ime is rapidly running out on my holidays, but I’m kind of looking forward to going back to work – this year is going to be full of all sorts of interesting challenges which I want to get stuck into. I could very easily get used to this leisurely lifestyle though
Not that the last few days have been that leisurely – we decided it was finally time to face down the monster that is cleaning the garage. As you may know, we don’t own a car. Our garage then, not needing a vehicular space to be kept clear, has become the all purpose storage space for things that might come in handy one day, broken stuff that might be repairable so it seems silly to throw it out, useful boxes, leftover building material from various projects, furniture I’ve been meaning to Freecycle, stuff the previous owners left behind… you get the idea. Plus it doubles as a wood shed, and houses the usual tools and stuff of any garage. Yeah, basically a room-sized junk drawer.
It was getting to the stage where we couldn’t actually find any of the tools, and getting to the woodpile in winter was work for a skilled mountaineer (ok, so maybe not that bad, but it was a bit tricky squeezing past the lawnmower). So all year I’ve been saying that when we had a few free days we should clean it out.
So having quite a few free days, with no excuses left, we finally tackled the job. We hired a skip and filled it with everything of the “might come in handy some day”, “don’t even know what this is” and “outright rubbish” categories, restacked the wood pile to limit its gradual spread across the floor, sorted out the Freecyclables ready to post offers, cleaned and organised everything that was left, and we now have a perfectly usable garage.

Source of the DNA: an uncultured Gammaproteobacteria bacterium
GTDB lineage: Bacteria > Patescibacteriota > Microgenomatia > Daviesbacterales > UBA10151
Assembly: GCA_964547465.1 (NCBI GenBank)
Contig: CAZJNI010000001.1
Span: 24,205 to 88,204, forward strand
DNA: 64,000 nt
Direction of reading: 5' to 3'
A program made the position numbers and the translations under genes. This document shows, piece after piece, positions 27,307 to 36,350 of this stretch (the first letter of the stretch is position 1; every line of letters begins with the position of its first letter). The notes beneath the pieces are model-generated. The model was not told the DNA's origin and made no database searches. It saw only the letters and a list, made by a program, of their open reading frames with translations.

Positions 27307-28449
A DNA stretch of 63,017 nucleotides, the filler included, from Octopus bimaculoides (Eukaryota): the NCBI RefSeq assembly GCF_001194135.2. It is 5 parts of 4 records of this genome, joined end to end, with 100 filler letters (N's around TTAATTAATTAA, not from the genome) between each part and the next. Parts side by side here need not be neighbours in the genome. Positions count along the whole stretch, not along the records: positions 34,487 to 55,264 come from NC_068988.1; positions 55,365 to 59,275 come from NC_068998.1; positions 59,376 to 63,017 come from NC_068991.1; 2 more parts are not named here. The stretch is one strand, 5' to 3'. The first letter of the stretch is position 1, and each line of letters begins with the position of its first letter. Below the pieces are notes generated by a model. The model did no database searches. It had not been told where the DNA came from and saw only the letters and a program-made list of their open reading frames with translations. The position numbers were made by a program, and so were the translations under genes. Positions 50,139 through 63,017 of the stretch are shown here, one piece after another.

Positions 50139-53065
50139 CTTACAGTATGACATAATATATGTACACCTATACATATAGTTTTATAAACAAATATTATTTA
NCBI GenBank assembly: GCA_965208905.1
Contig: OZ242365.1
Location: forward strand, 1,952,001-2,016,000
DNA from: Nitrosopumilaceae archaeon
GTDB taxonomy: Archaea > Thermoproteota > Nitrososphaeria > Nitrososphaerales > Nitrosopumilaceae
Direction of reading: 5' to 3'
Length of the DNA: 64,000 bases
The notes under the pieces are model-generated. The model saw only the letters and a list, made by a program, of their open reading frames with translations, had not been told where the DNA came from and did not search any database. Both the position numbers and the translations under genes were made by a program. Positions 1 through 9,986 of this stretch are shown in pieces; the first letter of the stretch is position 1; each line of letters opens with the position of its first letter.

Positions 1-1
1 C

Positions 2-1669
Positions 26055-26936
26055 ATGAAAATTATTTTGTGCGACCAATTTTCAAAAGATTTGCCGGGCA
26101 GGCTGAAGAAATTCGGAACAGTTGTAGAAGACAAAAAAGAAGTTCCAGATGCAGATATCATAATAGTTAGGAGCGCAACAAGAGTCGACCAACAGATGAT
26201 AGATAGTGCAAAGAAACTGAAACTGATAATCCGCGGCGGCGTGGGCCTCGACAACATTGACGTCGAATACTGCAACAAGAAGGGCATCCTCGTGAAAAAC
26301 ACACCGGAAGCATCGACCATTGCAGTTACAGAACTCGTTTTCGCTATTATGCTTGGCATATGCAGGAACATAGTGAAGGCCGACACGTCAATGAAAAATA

Yeah, I give it about a month before it’s back to chaos again, but in the meantime I can feel proud of our efforts
Progress hasn’t been as steady on craft projects, but that’s because it’s been so hot – it’s hovered around 30o most days this month, accompanied by Christchurch’s famous hot and dusty nor’wester. And hot and sweaty really doesn’t go well with keeping crafty things clean.
But yesterday the weather finally broke and it rained and was nice and cool. Which coincided nicely with Jenny having a free day, so she came round and we had a sewing circle – or sewing line, really – it’s hard to have a circle of two… and actually it was more of a knitting and embroidery line – she was finishing off a jersey she’s knitting, and I was working on my cross-stitch. But we called it a sewing circle anyway and it accomplished the same goal: company and conversation while working on crafty things.
So I did make a small amount of progress:
And I have added a bit more to my knitting experiment. I’ve just been playing with different patterns and using up some of the random odds and ends of wool Jenny gave me, and just picking up stitches off the sides of existing squares to start each new one, so it’s developing very organically*.
In bookcrossing news, I got a catch which was definitely a record for me, and may even (according to Gorydetails) be a site-wide record, for longest time between release and catch. I released Ossian’s Ride in April 2003, and it’s finally been caught almost 10 years later. Just goes to show you should never give up on a book!
Other, less notable, recent catches:
- Temptation Island by Graeme Lay – this one only took 4 years to get caught
- several from Canberra:
- The Queen of the Damned by Anne Rice – another that took 4 years to reappear
- Napoleon’s Buttons by Penny Le Couteur and Jay Burreson
- Monkey Mind: A Memoir of Anxiety by Daniel B Smith (audiobook)